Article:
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Irish Olympic Sailors Miss Gold Fleet Cut at World Sailing Cup, Miami

28th January 2016
ryan_seaton_matt_mcgovern_miami
Belfast Lough's Ryan Seaton and Matt McGovern from Belfast Lough in 39th overall from 61 in the mens 49er class Credit: Jesus Renedo/World Sailing

Tricky conditions have got 2016 off to an inauspicious start for Ireland's Rio Olympic sailing team with neither Laser or 49er making the gold fleet cut of the World Sailing Cup in Miami, the first major event of the Olympic year. 

The 49erfx crew of Andrea Brewster and Saskia Tidey was not able to start due to injury. The Irish Paralympic Sonar crew of John Twomey, Austin O'Caroll and Ian Costelloe are lying seventh from nine.

In the second round of the Irish Laser Radial trial being sailed as part of the Florida–based regatta, the 2020 prospect Aoife Hopkins from Howth Yacht Club lies 60th, just one place behind the National Yacht Club's Annalise Murphy in the 81–boat fleet. Results after five races indicate both will race in the silver fleet for the balance of the regatta that concludes on Saturday. Murphy will be disappointed at scoring two penalties in the early stages but also with the fact that she was unable to make the top ten in any race, just seventh months out from the Games itself.

A premature start in race nine added to a black flag penalty scored in race two puts Ryan Seaton and Matt McGovern from Belfast Lough in 39th overall from 61 in the mens 49er class. Nine races have been sailed.

Full results are here.

The regatta got off to a flukey start on Monday and Tuesday and although the breeze blew stronger yesterday, Irish boats had a mountain to climb in order to get back into any sort of gold fleet contention. Unfortunately for Team IRL, however, Rio rivals appear to be able to knock in top results in any weather. A case in point is the unstoppable performance of Murphy's London 2012 rival, Marit Bouwmeester (NED) who has won all five of her remaining qualifying races to open up a four-point lead. Evi van Acker (BEL) another veteran and fellow Olympic medalist, has won a pair of races herself and was able to discard a black flag disqualification from today to sit second. Defending Olympic gold medalist Lilja Xu (CHN) in third, a point further back.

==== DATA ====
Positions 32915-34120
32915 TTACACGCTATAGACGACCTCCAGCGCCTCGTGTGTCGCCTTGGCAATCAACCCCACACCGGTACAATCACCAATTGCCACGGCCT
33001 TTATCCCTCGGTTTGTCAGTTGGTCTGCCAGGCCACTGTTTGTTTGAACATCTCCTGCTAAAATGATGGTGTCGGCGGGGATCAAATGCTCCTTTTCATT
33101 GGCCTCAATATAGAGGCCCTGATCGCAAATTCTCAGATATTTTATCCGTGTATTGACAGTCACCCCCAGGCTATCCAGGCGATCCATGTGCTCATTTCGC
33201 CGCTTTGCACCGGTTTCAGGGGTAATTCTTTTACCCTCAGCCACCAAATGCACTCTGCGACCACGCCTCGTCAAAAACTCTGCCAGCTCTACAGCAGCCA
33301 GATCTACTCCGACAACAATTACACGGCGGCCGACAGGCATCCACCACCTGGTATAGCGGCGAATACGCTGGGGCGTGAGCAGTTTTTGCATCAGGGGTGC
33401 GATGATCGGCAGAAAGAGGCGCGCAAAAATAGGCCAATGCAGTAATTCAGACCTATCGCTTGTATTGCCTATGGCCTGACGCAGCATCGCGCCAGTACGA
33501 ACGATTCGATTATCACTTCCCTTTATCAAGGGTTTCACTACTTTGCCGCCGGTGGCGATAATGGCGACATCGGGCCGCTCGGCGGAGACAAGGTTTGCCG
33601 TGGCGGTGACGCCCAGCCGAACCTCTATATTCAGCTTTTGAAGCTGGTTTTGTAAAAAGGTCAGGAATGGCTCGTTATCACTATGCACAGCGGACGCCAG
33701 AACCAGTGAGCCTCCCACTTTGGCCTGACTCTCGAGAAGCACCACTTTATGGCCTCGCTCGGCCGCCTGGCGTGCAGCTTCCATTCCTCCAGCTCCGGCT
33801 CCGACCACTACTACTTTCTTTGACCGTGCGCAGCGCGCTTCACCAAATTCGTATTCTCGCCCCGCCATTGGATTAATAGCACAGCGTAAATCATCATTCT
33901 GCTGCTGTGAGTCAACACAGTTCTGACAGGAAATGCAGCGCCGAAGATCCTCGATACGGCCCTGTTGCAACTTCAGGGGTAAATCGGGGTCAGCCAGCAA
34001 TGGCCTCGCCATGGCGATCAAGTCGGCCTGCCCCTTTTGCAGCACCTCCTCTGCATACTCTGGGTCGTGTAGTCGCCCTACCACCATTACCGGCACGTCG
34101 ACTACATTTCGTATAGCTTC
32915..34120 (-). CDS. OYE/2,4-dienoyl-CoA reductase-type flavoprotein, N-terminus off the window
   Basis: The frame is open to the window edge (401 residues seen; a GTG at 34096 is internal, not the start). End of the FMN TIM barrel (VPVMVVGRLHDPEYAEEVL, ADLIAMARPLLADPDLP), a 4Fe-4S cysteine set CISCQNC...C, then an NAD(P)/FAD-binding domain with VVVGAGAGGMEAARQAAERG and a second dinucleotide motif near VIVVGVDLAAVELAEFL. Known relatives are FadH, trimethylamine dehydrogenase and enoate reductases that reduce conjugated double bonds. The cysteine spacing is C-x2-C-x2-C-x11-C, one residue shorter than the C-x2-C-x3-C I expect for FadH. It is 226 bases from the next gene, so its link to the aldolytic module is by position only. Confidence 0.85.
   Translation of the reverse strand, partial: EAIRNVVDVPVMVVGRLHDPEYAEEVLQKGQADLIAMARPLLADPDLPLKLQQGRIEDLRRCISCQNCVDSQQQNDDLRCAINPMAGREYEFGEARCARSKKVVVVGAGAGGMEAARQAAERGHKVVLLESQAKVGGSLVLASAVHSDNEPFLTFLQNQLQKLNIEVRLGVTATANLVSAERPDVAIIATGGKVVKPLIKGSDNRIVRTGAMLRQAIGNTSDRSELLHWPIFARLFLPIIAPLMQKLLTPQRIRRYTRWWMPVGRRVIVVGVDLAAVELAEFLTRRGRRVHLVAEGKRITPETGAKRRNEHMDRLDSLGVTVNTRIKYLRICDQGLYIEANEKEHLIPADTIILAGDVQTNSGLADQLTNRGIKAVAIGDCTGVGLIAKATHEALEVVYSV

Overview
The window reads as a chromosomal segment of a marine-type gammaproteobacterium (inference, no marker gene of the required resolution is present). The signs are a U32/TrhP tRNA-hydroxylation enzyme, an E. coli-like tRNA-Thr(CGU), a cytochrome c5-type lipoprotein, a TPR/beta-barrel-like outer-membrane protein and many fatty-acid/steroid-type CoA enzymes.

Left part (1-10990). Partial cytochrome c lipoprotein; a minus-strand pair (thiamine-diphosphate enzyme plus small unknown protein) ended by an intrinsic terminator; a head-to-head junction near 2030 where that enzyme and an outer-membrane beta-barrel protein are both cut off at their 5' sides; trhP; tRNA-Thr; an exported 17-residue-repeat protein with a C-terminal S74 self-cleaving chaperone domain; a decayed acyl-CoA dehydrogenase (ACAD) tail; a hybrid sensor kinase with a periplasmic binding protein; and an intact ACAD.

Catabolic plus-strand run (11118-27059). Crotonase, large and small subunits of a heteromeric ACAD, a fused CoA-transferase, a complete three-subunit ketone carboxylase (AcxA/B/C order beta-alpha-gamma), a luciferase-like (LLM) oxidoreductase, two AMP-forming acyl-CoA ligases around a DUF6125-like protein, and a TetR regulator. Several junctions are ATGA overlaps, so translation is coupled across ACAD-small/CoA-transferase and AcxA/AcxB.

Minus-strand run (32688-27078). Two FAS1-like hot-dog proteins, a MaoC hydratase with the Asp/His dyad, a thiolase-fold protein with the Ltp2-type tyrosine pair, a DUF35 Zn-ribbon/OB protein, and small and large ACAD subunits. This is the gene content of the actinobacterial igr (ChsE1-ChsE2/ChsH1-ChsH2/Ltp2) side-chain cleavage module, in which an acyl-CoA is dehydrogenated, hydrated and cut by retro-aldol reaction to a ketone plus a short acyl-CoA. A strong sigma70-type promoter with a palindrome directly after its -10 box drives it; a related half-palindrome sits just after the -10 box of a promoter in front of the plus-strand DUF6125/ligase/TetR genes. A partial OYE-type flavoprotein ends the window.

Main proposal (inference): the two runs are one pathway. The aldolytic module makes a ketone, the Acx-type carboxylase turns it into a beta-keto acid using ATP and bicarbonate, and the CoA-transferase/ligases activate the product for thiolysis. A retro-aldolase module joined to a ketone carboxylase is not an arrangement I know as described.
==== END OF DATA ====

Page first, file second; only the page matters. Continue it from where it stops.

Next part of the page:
Had a tough day on the water. Two more days left so will refocus and do my best. On wards & Upwards!Aoife x

Posted by Aoife Hopkins Sailing on Wednesday, 27 January 2016

With qualification completed, the fleet will be split into a gold and silver grouping and winning the races will be that much tougher over the final two days.

The top American in the fleet is Paige Railey, who is currently 17th with 36 points. That's good enough for a 9-point cushion over Ericka Reineke (USA), who is Railey's chief rival for the 2016 Olympic berth in the Radial class. That battle will be an interesting one to watch during the next few days. This event is Part 1 of the two-stage selection series for that class.

The Laser class, one of only two to start the Day three on schedule, sailed a pair of afternoon races. Rutger van Schaardenburg (NED) won his final race of the day—as with the Radial fleet, the 98-strong Laser fleet has been sailing in two groups for qualification—and has built himself an impressive 16-point lead heading into the gold and silver fleet split. Jean Baptiste Bernaz (FRA) sits second with 27 points, but there is a pack of four sailors all within 5 points of the silver-medal position. At the back end of this group is 5-time Olympic medalist Robert Scheidt (BRA), who has rebounded from a tough start with three straight second place finishes.

Charlie Buckingam (USA) is the top American in 11th. While he has his sights focused on the top 10—only the top 10 in each class qualify for Saturday's medal race, which will be carried lived on ESPN3—Buckingham has to be comforted by the knowledge that the next American sailor is 20 points behind. As with many of the other classes, this regatta serves as the first part of the selection trails for the U.S. Laser berth in the Rio Olympics.